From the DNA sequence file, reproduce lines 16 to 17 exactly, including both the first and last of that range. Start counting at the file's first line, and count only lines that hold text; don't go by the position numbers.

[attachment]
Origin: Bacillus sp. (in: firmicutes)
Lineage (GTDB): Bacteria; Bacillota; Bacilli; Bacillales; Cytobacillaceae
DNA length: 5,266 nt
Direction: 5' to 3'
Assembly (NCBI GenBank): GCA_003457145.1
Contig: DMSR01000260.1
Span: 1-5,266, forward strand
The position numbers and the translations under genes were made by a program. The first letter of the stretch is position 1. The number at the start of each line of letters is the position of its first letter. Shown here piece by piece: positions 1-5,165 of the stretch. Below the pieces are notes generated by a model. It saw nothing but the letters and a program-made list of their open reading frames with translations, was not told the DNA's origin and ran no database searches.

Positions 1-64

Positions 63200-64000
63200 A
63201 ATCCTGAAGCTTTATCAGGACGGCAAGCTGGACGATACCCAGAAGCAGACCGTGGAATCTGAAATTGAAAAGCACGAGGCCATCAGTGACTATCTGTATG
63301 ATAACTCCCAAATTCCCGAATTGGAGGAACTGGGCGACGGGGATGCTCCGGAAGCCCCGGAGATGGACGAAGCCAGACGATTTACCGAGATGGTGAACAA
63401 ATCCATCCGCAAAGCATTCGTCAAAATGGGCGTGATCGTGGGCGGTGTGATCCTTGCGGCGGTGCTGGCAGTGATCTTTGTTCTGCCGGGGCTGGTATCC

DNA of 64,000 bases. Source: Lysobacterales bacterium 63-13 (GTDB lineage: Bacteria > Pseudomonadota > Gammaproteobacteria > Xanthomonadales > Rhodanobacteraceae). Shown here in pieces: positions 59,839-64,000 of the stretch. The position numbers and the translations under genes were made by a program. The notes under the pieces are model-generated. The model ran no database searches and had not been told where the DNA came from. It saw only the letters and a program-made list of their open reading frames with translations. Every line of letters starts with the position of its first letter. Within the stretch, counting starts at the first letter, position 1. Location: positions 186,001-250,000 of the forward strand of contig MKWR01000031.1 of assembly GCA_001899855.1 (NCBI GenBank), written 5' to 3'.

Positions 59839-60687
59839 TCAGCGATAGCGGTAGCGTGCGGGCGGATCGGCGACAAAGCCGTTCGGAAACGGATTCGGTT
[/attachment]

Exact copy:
Positions 59839-60687
59839 TCAGCGATAGCGGTAGCGTGCGGGCGGATCGGCGACAAAGCCGTTCGGAAACGGATTCGGTT